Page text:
- Massive worker strikes and protests have shut down schools, transportation services, and museums in France.
- Though largely peaceful, there have been reports of protesters throwing projectiles at police, smashing windows, and setting fires.
- The strike, which is expected to last into the weekend, is in protest of planned pension reforms proposed by President Emmanuel Macron.
- Under Macron’s policy, many workers fear they would need to work longer before accessing a pension that would ultimately give them less money.
Strikes Shut Down Trains, Flights, and Schools
Hundreds of thousands of French workers went on strike across the country on Thursday in protest of a proposed new pension reform system.
Under the new system, many unions worry people will need to work longer to see less money than they would under the current system.
As of midday, French officials are reporting that more than 280,000 people have joined protests across the country; however, that figure doesn’t include counts from major cities like Paris and Lyon.
The protests, which are expected to continue Friday and likely to extend into the weekend, have shut down train lines and canceled flights.
According to reports, 90% of high-speed and inter-city trains have been canceled. In Paris, only five of 16 of the city’s metro lines ran Thursday. Further, the international train company Eurostar said it will be operating with a reduced timetable until Tuesday.
Air France has also canceled 30% of domestic flights and 10% of short-haul international flights, that coming amid mass walkouts by air traffic controllers.
If all of that wasn’t enough to cripple transportation, one group is reportedly drawing over the QR codes on e-scooters like Bird so that people can’t use them.
Additionally, according to the education ministry, half of primary school teachers and 42% of secondary school teachers are on strike today. The end result led to some school closing for the day.
Tourist sites like the Eiffel Tower and museums were also closed, but more notably, many feared hospital staffing shortages as many medical workers walked out to demonstrate.
For their part, several trade union leaders have promised to continue to strike until Macron abandons his planned pension overhaul.
Reports of Violence
In Paris alone, 6,000 police have been deployed. Reports indicate that 71 people have been arrested in Paris by 3:30 p.m. local time.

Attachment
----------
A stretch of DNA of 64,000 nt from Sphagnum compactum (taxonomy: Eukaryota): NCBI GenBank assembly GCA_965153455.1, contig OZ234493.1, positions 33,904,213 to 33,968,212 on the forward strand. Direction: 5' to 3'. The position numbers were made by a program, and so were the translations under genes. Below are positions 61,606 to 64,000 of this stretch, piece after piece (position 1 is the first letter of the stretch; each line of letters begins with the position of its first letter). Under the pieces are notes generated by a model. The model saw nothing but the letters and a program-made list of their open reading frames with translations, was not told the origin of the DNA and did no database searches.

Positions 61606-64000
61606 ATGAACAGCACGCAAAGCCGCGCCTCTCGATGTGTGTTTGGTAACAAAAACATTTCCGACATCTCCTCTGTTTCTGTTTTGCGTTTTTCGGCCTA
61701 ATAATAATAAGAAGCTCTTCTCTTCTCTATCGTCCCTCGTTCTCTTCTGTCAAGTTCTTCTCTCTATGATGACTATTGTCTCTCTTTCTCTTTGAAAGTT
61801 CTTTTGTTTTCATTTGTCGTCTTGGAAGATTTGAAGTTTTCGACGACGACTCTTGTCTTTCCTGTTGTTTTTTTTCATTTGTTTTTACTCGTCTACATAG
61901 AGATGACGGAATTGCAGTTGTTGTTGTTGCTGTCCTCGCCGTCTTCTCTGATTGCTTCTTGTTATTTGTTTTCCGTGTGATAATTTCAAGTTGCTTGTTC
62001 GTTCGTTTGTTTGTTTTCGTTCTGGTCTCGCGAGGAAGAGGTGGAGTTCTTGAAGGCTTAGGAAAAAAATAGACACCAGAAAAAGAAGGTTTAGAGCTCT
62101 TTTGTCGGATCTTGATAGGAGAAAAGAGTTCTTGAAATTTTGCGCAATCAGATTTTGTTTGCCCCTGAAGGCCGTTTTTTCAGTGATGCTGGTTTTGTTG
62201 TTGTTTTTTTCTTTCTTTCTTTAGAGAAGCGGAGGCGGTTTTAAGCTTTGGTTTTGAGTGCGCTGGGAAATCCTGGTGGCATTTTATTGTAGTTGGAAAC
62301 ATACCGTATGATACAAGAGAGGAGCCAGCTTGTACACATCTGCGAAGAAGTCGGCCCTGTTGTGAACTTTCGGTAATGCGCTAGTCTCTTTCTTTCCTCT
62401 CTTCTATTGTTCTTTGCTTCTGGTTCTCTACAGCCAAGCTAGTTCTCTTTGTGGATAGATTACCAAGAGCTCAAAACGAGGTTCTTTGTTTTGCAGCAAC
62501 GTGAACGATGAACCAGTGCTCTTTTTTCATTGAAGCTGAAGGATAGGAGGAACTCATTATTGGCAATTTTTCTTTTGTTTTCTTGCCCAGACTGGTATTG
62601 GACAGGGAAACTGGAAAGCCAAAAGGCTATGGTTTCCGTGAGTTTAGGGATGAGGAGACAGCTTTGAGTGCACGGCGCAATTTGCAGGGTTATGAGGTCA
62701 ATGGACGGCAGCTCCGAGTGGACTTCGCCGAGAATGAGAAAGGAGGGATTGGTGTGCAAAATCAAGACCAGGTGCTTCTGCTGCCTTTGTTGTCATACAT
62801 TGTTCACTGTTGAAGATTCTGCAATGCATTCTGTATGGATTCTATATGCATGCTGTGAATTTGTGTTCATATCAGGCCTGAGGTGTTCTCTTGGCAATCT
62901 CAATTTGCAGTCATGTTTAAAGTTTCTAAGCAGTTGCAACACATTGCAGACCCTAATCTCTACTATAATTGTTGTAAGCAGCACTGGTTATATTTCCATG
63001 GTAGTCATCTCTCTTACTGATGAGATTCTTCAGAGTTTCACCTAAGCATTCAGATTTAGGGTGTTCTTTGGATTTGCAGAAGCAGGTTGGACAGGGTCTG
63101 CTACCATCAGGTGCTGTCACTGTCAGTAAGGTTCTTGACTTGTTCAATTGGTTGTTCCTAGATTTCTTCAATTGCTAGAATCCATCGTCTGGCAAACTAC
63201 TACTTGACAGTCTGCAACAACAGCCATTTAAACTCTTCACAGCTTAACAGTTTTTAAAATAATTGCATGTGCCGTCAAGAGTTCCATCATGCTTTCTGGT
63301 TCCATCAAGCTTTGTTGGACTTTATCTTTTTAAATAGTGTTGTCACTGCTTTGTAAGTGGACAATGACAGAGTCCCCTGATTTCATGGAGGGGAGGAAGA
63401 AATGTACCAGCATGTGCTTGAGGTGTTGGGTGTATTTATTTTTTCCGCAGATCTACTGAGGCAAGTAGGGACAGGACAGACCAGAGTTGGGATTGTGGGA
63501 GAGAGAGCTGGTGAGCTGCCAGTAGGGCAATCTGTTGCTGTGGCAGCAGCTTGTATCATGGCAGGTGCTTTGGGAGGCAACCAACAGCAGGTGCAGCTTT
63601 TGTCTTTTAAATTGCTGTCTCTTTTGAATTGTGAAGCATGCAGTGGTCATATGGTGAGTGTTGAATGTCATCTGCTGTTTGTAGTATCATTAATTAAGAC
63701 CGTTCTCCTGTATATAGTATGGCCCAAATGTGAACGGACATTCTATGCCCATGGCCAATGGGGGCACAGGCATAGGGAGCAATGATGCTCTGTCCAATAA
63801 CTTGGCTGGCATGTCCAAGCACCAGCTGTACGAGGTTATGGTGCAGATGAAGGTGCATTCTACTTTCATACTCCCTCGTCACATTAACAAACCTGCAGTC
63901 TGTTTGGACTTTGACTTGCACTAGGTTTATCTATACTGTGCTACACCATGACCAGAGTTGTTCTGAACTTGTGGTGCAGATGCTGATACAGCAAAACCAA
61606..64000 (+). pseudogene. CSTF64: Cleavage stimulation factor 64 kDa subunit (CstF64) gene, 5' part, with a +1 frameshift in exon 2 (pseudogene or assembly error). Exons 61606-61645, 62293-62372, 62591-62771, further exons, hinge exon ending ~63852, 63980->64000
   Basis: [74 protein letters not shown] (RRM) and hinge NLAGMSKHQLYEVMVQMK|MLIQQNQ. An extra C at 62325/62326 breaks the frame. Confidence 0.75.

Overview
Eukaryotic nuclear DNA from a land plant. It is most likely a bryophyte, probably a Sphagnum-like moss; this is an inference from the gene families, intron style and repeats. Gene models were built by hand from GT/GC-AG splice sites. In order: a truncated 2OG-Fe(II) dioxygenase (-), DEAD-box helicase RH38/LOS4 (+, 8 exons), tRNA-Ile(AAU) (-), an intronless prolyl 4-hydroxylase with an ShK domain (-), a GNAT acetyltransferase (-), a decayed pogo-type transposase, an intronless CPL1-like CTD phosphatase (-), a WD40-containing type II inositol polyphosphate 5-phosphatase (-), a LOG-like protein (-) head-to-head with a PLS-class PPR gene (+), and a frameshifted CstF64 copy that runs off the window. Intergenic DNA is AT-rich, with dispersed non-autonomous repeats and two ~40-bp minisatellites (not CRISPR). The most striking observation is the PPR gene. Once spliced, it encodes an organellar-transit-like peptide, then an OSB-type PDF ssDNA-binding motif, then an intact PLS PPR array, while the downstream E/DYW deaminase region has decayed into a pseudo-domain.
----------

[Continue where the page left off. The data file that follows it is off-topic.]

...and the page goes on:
With those arrests, there have also been several reports of clashing between police and protesters, with protesters hurling projectiles at police. Police in several cities have since responded with tear gas.
Videos of protesters setting fires to object in the streets have also surfaced.
Because the protest in Paris is so huge, the city’s police chief told all businesses and restaurants along the major march routes to close. Later within the day, new reports surfaced that some protesters had smashed in the windows of some businesses.
French President Emmanuel Macron, however, was described by one senior official as “calm and determined” in the face of the strikes —
Macron is “watchful that public order be respected, watchful as to the difficulties for French people, and watchful also that the right to strike is respected,” the aide said.
Why is France Considering Pension Reform?
Currently, France has 42 different pension systems across both the private and public sectors. That means that people retire at different times and will see different benefits.
Under different forms of the system, for example, aircrews and rail workers get to retire earlier, but people like lawyers and doctors pay a lower tax.
The official age of retirement in France is 62, which is one of the earliest retirement ages in wealthy countries, but that hurdle has already been raised from 60 within the last decade.
Macron, who campaigned on the promise of pension reform, now says he wants to introduce a universal, points-based pension system. While Macron says such a pension system would help the country compete globally in the 21st century, such a system would mean that some of the most advantageous pension plans would be scrapped.
Secondly, if a person were to retire before 64, they would end up seeing a lower pension. For example, if they retire at 63, they would see about 5% less.
French people, however, have generally supported pension reform, with one poll showing 75% of people saying they believed pension reform was necessary. Of those polled, only one-third of people said they thought the government could pull off reform.
Israel Relaxes Abortion Restrictions in Response to U.S. Supreme Court Ruling
The reforms follow similar moves by France and Germany as leaders across the political spectrum denounce the court’s decision.